Two members of a Russian doomsday sect die in cave

Other News Materials 9 April 2008 14:13 (UTC +04:00)

(dpa) - Two members of an extreme Orthodox sect that holed up in a cave to prepare for the Apocalypse died and were buried during the cult's half-year underground vigil, a sect leader said Wednesday.

Vitaly Nedogon, a cult member who led 14 of his brethren out of their dug-out last month, told news channel Russian Today that authorities were keeping secret the news of the two women's deaths.

"Two people died while in the bunker. They are buried there. One woman called Tamara died of cancer, the other woman from Belarus died while fasting," Nedogon told Russian Today.

Local officials in the Penza region about 460 miles south-east of Moscow say they will not confirm the deaths until they can inspect the bunker, where 11 cultists have remained barricaded.

Security forces have been guarding the fields above the cave around the clock since a media frenzy broke last November when 35 cultists were discovered to have barricaded themselves underground.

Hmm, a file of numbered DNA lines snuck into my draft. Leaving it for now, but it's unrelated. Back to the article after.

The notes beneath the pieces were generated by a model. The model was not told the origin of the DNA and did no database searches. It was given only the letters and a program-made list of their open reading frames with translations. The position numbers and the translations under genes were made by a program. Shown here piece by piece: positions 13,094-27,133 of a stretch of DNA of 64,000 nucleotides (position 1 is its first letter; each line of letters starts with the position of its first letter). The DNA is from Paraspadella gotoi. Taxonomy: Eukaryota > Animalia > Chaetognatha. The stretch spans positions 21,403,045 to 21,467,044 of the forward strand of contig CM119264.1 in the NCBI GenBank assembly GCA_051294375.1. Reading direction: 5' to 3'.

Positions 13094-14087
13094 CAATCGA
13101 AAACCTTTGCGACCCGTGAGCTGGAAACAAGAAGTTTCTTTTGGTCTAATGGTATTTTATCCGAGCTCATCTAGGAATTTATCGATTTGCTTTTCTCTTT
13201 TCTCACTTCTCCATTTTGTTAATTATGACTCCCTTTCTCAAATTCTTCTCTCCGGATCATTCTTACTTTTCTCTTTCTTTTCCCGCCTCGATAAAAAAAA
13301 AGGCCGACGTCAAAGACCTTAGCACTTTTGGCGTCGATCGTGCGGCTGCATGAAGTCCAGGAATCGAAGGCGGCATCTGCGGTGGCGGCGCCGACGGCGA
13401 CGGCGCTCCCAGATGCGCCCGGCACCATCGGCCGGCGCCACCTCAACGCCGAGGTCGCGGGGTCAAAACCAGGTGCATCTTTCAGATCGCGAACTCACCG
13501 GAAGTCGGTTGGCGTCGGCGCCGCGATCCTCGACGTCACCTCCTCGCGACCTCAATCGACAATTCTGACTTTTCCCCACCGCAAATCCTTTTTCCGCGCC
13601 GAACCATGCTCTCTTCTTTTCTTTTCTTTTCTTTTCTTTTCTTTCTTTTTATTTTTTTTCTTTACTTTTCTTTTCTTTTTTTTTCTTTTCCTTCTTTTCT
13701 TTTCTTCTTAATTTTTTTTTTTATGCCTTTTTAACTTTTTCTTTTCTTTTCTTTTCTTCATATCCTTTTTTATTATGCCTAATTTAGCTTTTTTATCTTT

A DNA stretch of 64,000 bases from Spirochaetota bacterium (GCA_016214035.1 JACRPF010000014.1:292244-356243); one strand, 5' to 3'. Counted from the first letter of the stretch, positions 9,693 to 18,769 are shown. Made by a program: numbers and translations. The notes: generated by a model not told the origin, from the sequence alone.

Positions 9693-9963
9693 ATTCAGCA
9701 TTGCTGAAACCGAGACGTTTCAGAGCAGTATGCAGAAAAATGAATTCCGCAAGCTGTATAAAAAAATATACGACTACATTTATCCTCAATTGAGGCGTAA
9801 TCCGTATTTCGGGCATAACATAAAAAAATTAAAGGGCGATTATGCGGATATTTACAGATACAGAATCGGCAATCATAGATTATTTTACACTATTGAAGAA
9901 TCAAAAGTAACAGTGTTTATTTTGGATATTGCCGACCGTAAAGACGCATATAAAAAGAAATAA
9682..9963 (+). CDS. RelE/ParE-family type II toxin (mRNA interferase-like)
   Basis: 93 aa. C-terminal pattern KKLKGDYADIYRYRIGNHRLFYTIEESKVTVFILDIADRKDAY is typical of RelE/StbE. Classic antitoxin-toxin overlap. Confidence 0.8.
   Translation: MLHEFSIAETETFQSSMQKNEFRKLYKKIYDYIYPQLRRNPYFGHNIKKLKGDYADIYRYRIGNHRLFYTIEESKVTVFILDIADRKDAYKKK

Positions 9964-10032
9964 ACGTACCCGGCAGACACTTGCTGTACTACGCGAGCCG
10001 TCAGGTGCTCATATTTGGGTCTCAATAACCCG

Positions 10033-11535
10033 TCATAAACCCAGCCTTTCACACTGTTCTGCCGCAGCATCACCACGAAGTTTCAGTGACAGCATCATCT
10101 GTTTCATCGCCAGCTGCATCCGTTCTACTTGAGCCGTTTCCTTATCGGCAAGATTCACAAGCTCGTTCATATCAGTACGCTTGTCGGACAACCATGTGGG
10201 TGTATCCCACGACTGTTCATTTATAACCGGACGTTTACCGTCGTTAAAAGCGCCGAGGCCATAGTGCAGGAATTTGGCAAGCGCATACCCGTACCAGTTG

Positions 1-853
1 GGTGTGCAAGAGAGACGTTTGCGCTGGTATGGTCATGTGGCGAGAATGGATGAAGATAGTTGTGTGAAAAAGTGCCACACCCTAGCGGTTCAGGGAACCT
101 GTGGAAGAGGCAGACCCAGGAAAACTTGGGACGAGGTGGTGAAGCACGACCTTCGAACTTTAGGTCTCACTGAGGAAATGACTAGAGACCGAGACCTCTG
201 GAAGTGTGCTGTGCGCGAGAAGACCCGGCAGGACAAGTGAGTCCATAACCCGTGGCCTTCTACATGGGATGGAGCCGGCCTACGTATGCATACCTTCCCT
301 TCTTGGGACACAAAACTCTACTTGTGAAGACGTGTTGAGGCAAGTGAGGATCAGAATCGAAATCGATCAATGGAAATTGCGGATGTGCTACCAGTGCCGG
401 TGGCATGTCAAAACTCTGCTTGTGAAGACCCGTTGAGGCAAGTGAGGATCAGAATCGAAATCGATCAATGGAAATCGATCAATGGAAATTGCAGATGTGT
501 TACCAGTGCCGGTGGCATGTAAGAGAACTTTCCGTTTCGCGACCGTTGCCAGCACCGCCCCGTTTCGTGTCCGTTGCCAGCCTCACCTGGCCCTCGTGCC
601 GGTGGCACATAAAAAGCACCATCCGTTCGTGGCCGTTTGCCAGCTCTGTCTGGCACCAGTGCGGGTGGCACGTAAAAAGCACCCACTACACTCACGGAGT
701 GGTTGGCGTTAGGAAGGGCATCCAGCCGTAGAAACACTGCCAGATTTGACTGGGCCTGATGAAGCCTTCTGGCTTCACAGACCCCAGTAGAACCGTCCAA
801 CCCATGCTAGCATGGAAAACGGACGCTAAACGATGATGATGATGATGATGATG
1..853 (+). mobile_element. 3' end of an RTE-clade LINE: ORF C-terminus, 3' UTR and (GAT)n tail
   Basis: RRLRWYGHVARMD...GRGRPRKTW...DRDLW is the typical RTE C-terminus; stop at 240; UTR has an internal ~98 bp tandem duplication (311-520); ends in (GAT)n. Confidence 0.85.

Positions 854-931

The sect, who anticipate the Apocalypse this spring, stockpiled food, gas and kerosene for their winter hibernation and threatened to blow themselves up if authorities tried to remove them.

After months of negotiations most of the sect emerged from the cave apparently believing that breaches in their subterranean lair provoked by the spring thaw were a divine sign.

Cult leader, Pyotr Kuznetsov, 44, who did not join his followers underground, was released from a state psychiatric ward to help coax the cultists back above ground.

The cult is a Russian Orthodox splinter group that claims to be the "true" church and rejects modernity. Kuznetsov forbid members from paying taxes and buying products with a bar code, calling these identification codes satanic numbers.

The Russian Orthodox Church and the government have worried over the rapid growth of religious groups since the fall of the Soviet Union.